- this will be a perfect image to use for a digital montage composition as the ground base…reflecting the image horizontally several times will create an interesting expanse and serve as a backdrop for animating floral macros
- starting to work with flowing water in order to understand it’s behavior and determine the way in which I prefer to photograph it moving forward
- photographed this dense lavender rose in late afternoon on our front terrace against the (intentionally) painted green shingles & a dense birch tree filtered sun
This is the same rose photographed in studio against a Slim Light Plano lightbox which makes it very easy to capture a nearly white background suitable for animating.
These orchids, from White Plains Orchids, also will be suitable for animating against, perhaps a video capture of a waterfall.
For several years I’ve been thinking about animating flowers against moving water…the digital montage has always fascinated me. Historically, when photographing on location, I stop down the aperture, get close, and isolate the subject against the existing environment. My neighbor has a beautiful plant in bloom right now. However, this project requires a different approach and the challenge increases as the complexity of the flower increases. I have been building a library of my favorite “isolated” flowers and it’s time to include the passion flower. These were made on location and I placed a piece of white paper behind the plant. Next step may well be to ask my neighbor if I can snip one to bring home. To be continued.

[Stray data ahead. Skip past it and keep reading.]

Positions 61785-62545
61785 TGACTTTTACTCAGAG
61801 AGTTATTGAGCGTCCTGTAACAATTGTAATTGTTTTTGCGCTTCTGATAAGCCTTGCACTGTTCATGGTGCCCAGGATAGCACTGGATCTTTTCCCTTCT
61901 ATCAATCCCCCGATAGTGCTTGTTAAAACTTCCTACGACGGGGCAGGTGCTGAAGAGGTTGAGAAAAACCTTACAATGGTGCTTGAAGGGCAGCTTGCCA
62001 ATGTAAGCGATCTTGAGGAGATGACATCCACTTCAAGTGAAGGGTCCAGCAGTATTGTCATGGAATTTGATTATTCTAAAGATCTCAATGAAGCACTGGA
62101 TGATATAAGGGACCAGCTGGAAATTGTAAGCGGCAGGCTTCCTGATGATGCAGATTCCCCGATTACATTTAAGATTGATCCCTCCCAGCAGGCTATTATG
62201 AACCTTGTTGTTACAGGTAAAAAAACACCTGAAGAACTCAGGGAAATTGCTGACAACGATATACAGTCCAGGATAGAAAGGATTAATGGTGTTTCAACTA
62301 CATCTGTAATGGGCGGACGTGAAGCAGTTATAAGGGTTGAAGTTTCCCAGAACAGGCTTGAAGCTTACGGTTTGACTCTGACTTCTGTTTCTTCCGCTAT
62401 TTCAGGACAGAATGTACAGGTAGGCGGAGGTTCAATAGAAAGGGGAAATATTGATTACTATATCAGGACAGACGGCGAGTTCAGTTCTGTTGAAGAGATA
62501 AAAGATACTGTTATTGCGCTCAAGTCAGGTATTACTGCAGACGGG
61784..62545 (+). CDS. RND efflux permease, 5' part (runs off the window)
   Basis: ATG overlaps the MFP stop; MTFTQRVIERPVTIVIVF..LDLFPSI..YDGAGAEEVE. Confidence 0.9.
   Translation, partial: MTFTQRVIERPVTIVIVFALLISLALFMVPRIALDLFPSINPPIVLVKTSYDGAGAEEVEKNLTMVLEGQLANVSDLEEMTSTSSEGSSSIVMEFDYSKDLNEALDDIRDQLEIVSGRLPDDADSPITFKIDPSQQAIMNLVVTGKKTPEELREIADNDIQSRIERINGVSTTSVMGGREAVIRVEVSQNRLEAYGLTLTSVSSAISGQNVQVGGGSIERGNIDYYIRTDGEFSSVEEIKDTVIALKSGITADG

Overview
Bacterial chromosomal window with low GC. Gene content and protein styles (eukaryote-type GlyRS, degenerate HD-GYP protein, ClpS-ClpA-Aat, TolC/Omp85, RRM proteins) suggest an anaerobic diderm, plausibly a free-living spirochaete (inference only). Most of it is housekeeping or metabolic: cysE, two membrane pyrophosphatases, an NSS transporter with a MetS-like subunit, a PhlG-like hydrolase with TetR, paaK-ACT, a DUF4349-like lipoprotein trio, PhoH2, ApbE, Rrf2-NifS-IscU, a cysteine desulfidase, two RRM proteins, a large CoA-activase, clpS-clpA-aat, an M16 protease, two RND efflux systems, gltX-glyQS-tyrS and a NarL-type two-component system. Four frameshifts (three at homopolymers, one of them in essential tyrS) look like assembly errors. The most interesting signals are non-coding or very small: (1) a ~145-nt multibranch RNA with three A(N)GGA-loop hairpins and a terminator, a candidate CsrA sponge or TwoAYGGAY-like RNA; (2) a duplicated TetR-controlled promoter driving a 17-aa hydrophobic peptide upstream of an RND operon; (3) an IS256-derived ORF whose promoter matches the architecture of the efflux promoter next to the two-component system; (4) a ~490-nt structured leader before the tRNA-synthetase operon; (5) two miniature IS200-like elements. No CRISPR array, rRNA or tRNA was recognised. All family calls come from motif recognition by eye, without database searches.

for the next 12 days, will post a new CaptureOne Practice Edit…the short term goal is to see significant progress in working with this exciting program…
#5 – (above) layers allow significant in program control (in this case – masking, opacity, color balance & color edit adjustments). This version has much more even color in a small area of an unfurled petals of this beautiful rose in Peggy Rockefeller’s Rose Garden at The New York Botanical Gardens.
I needed to go into Photoshop to repair a very damaged petal on the lower right and in retrospect might leave it untouched in a future exercise.
I was unable to adjust the lower right damaged petal in Lightroom (directly above) and could not even out the color in the slightly unfurled petal in the middle left. As the days go by, I am becoming more comfortable and pleased with the superior results of working in CaptureOne.